Re: [Cfrg] A little room for AES-192 in TLS?

Leonard den Ottolander <> Tue, 17 January 2017 14:08 UTC

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Date: Tue, 17 Jan 2017 15:07:59 +0100
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Subject: Re: [Cfrg] A little room for AES-192 in TLS?
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On Mon, 2017-01-16 at 19:18 +0000, Salz, Rich wrote:
> > And how can one extrapolate the attacks and analyses mentioned in
> > to use them as an indication of possible
> > cryptanalytic advances?
> One simple idea, which I have suggested in the TLS mailing list, is
> that you search to see if anyone has done anything in this area in the
> past eight years.

Are you suggesting that because this research is 8 years old its
findings are not valid? So far noone has really answered the question if
the aforementioned analysis indicates that AES-192 might be more
resistant to cryptanalysis than AES-256.

So although I don't think the fact that the research I reference is 8
years old invalidates it in any way I dug around a bit. improves the attack on AES-192 from
2^176 to 2^169. The original attack against AES-256 in had complexity of 2^119 which they
improved to 2^99.5 soon after original publication.

And there is

Advances in Cryptology - EUROCRYPT 2010: 29th Annual International

This is only a partial paper, but I'll cite from the conclusions of Key
Recovery Attacks of Practical Complexity, 8 Conclusions (page 316):

"The main problem seems to be the key schedule of AES-256, which is "not
of industrial strength": It does not mix the initial key sufficiently,
it is too linear, and as a result it has unusually long key
differentials of probability 1. In addition the similarity between the
key schedule and the data encryption in AES makes it possible to
repeatedly cancel data differences with corresponding key differences
over many rounds. Ironically, the new attacks work best against AES-256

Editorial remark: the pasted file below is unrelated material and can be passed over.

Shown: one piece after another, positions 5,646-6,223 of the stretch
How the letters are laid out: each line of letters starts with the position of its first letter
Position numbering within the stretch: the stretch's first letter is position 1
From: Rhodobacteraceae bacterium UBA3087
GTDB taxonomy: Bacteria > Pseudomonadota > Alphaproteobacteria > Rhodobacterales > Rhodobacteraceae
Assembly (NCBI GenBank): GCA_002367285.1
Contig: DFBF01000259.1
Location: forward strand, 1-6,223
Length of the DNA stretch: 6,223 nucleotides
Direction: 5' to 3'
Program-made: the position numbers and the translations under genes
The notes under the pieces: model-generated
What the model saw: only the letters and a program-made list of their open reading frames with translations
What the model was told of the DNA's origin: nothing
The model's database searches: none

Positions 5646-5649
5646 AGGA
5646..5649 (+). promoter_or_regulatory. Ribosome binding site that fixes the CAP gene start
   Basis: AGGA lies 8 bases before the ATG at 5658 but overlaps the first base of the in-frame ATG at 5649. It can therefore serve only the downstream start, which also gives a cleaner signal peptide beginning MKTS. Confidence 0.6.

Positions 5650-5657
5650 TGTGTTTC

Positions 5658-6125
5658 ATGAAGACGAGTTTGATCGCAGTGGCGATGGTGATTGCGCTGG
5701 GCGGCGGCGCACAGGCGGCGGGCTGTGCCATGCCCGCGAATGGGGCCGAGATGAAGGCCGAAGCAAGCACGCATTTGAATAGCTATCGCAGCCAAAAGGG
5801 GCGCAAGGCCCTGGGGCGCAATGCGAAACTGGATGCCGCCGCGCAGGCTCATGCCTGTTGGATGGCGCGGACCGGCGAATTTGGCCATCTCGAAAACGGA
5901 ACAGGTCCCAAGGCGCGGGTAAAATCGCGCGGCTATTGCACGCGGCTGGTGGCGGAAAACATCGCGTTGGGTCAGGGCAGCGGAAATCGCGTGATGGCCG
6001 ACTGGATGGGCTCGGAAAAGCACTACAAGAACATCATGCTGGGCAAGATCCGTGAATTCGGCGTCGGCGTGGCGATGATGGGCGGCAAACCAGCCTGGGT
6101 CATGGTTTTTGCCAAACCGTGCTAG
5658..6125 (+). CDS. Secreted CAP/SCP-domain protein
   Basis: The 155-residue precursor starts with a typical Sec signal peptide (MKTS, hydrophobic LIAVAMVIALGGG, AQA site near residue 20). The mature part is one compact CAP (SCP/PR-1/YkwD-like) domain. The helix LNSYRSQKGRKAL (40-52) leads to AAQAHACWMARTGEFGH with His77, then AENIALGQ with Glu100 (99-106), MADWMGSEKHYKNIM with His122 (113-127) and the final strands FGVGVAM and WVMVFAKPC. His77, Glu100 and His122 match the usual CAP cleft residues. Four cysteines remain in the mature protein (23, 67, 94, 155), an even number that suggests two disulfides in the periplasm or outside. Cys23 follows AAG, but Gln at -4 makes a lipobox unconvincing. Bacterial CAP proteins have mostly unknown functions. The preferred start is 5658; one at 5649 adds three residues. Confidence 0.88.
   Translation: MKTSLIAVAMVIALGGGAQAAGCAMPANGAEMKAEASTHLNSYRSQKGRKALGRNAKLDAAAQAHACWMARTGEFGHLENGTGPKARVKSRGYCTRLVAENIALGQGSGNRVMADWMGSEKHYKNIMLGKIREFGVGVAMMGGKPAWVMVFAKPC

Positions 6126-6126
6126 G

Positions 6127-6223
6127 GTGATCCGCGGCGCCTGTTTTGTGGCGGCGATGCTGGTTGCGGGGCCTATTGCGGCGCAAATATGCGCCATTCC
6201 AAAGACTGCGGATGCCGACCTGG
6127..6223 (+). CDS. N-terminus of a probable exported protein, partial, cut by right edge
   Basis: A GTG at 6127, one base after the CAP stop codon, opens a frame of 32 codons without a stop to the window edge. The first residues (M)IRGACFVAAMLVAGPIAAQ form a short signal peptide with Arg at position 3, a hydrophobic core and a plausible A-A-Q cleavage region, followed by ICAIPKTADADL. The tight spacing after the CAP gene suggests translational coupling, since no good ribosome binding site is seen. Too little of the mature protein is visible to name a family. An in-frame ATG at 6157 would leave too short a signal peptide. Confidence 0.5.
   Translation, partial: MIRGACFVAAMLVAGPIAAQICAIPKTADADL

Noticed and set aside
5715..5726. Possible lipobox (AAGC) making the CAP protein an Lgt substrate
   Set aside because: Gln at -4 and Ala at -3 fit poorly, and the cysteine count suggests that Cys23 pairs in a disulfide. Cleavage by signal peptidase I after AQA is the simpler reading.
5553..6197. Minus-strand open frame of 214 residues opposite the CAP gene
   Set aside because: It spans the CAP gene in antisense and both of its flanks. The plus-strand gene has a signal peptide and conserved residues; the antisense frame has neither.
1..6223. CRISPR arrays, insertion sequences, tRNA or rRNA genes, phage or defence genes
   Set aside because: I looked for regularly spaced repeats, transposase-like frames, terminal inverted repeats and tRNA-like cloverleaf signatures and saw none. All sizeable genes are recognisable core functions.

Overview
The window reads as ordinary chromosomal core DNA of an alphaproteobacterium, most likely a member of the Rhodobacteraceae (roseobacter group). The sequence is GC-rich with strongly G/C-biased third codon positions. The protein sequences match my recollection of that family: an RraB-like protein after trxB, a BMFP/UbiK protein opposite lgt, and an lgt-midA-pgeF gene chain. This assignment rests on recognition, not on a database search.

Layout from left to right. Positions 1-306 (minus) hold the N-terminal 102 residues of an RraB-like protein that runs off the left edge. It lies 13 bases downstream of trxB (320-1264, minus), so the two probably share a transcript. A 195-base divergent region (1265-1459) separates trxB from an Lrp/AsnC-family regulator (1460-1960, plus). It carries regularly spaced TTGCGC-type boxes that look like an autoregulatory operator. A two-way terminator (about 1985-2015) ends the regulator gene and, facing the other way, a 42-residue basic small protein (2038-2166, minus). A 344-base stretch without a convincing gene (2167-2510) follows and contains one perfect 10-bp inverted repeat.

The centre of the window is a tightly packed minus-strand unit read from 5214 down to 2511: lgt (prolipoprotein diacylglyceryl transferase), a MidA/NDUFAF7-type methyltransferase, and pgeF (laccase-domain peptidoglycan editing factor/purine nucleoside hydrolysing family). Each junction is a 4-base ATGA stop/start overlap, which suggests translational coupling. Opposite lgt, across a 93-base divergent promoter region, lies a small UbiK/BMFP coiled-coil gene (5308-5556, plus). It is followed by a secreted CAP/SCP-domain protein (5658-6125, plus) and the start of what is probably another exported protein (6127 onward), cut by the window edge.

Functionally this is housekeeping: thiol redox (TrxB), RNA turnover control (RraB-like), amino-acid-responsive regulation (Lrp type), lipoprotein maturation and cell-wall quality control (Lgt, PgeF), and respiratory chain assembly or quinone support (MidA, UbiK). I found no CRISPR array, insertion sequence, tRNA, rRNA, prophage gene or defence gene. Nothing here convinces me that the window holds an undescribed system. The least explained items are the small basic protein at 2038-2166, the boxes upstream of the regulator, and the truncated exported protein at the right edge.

(which was supposed to be the strongest member of the AES family), and
do not currently seem to work against AES-128."

"The most disturbing aspect of the new attacks is that AES-256 can no
longer be considered as a safe black box construction, which can be
dropped into any security application with little thought about how it
is used."

> > > used almost exclusively. I think the general trend is to switch to
> > > AES-256 in new systems.
> > 
> > This is a circular argument.
> Not quite.  It is an argument saying that we are using AES256 in spite of what one paper says.

I was responding to the first part of that paragraph: "In practice,
AES-192 is generally not used: AES-128 and AES-256 are used
almost exclusively." To that I say, AES-192 is not being used because
it's not in the specs. Then refusing to add it to the specs is what I
call a circular argument. And you cannot argue nobody wants to use it as
it is not available for use. If I wanted to I could not use AES-192
except in private use scenario's as noone is offering such ciphers, i.e.
there is noone to "talk AES-192 to". If such ciphers were available and
nobody would use them then you could draw the conclusion that "nobody
wants to use it".

> > I don't see how one can qualify the addition
> > of a few references to a list as "complex".
> Have you done much software deployment, especially at Internet scale?
> This is about far more than just adding IANA entries.  Did you see my
> post in the  TLS group that talked to this?

I'm just not entirely convinced by your arguments. Have you seen any
breakage in middleboxes when the ARIA ciphers were added in 2011? I
acknowledge adding ciphers is not a zero effort, but to describe it as
complex is inaccurate.

As for software implementation, I already argued that if the cipher is
available in the software adding references so it can be used is
trivial. And implementers can always ignore the new ciphers in the list.
It's not like openssl broke because it ignores the ARIA ciphers
> > So the question remains if AES-192 has certain characteristics that warrant
> > inclusion. The fact that "the key schedule for 256-bit version is pretty lousy"
> > and the mentioned attacks have complexity of < 2^100 for AES-256, but >
> > 2^179 for AES-192 might speak for it.
> Has anyone but Bruce shared that viewpoint?

Well clearly the authors of Related-key Cryptanalysis of the Full
AES-192 and AES-256, Alex Biryukov and Dmitry Khovratovich agree with
him on the relatively poor quality of the key schedule of AES-256 even
though their wording is not quite as strong as his. Plus the authors of
the EuroCrypt article quoted above (the two previous authors and Orr
Dunkelman, Nathan Keller and Adi Shamir).

And there's references to that study in
and so I guess you could count those
authors too.


mount -t life -o ro /dev/dna /genetic/research